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Enough already: GRTA, SRTA, MARTA, GDOT, ARC…and now….the ATL

Nearly 20 years ago, key business and government leaders heralded the creation of a new transportation authority that would tackle metro Atlanta’s traffic problems by expanding transit.

And so the Georgia Regional Transportation Authority – GRTA – was born.

At the time, there was one naysayer – the late Harry West, the longtime executive director of the Atlanta Regional Commission.

MARTA (always) Matters. So Now What?

By Lyle V. Harris

We told you so. Or at least we tried.
Remember when MARTA was mostly treated as a punchline and a punching bag for anti-transit haters? I sure do.
About eight years ago, my former MARTA colleagues and I brainstormed a public awareness campaign to counter the trash-talking naysayers by extolling the untold virtues of the buses, trains and dedicated MARTA employees who help to keep the Atlanta region moving forward.  

MARTA selects another Parker to be its next CEO

MARTA’s Board of Directors Thursday selected Jeffrey A. Parker as its choice to be the agency’s next general manager and CEO.

Parker, who worked at MARTA as senior director of transportation operations from 2005 to 2008, currently is vice president of HNTB Corp., an infrastructure solutions firm that has worked closely with MARTA over the years.

Ponce City Market, flats

Overcoming the affordable housing funding challenge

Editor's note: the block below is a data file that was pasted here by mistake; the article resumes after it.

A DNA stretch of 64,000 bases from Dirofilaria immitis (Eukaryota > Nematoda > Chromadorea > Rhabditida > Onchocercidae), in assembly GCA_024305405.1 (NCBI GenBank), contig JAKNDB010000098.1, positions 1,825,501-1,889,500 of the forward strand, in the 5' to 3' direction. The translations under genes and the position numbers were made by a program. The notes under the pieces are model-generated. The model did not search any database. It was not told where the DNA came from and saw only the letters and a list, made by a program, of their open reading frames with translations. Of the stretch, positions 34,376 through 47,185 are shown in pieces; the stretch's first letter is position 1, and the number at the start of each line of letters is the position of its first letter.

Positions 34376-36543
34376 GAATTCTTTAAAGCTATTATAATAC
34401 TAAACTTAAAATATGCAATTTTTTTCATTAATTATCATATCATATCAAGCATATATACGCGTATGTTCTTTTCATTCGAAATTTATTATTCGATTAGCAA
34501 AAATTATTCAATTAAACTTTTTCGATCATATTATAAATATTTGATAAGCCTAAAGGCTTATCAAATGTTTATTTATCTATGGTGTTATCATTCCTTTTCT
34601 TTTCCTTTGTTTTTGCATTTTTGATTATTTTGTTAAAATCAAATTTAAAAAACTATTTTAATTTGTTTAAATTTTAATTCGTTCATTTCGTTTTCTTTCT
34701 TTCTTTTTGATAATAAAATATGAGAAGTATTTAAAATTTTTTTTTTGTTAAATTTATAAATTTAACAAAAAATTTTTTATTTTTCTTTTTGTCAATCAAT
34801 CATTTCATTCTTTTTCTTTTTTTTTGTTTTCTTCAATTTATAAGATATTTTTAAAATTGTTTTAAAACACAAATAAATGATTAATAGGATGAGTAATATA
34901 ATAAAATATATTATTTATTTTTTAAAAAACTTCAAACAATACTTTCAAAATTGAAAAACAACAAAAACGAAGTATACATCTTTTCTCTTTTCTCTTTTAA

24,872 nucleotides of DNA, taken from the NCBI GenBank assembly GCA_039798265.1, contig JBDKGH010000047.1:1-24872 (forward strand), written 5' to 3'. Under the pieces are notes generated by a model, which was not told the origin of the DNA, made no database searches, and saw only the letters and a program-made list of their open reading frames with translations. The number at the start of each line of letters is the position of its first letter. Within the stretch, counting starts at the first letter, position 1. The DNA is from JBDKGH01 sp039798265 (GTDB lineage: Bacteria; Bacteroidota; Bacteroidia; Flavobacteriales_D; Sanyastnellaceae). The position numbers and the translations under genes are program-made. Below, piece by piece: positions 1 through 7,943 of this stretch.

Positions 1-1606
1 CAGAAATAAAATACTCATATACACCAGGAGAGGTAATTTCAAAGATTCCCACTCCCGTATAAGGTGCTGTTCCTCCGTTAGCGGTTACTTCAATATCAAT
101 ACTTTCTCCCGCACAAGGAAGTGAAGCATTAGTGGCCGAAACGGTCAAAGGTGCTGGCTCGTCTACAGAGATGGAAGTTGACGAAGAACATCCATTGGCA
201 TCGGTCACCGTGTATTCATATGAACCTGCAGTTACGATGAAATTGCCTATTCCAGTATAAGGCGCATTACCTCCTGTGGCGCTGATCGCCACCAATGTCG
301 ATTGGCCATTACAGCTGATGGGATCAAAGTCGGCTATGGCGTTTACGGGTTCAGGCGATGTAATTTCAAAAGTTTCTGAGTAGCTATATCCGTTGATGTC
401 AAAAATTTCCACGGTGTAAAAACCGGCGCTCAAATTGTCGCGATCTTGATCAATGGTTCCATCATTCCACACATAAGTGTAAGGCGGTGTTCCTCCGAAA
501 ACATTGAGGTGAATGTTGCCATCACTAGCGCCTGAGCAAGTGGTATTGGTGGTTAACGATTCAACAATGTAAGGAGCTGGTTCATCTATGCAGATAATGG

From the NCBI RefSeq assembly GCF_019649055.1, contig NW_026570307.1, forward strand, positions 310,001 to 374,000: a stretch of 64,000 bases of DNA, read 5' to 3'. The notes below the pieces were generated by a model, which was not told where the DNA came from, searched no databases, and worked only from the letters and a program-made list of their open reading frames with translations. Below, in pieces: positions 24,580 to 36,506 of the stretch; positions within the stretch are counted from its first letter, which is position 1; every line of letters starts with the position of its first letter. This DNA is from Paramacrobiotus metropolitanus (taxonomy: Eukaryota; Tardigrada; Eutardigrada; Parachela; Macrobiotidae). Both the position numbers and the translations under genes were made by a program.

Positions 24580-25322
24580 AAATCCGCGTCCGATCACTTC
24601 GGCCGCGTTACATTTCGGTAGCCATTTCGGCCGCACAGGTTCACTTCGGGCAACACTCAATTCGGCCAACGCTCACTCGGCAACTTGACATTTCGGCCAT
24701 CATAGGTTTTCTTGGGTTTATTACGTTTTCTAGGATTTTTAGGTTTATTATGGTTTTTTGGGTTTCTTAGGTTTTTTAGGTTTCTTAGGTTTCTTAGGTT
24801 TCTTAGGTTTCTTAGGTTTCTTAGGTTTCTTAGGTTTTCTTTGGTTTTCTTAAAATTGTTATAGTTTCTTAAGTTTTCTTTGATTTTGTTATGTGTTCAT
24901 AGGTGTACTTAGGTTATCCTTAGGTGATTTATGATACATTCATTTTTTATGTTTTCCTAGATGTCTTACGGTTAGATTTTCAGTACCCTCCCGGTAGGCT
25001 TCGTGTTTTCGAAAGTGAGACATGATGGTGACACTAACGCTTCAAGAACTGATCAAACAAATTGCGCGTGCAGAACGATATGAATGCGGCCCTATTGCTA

By Guest Columnist MIKE DOBBINS, a professor of the practice of planning at Georgia Tech’s College of Design and and a longtime advocate for housing affordability

The city is making constructive strides toward addressing its ever-growing affordable housing needs. Researchers are pretty much in agreement that a stable, safe, and affordable home provides the fundamental and essential grounding for families to make their way into better education, improved health, higher incomes, and a quality of life that holds out hope.

Transit legislation: Rebrand MARTA, 50-cent tax on taxies, transit line to Braves stadium

Metro Atlanta residents are likely to see three changes fairly soon if state lawmakers vote for a hybrid of the two transit bills pending at the Capitol: MARTA vehicles and property may be rebranded; a new 50-cent tax could be applied to each trip in cab, limo or shared ride; and there may be a push for a sales tax in South Cobb County to provide a train, trolley or dedicated bus line to the Braves ballpark and nearby destinations.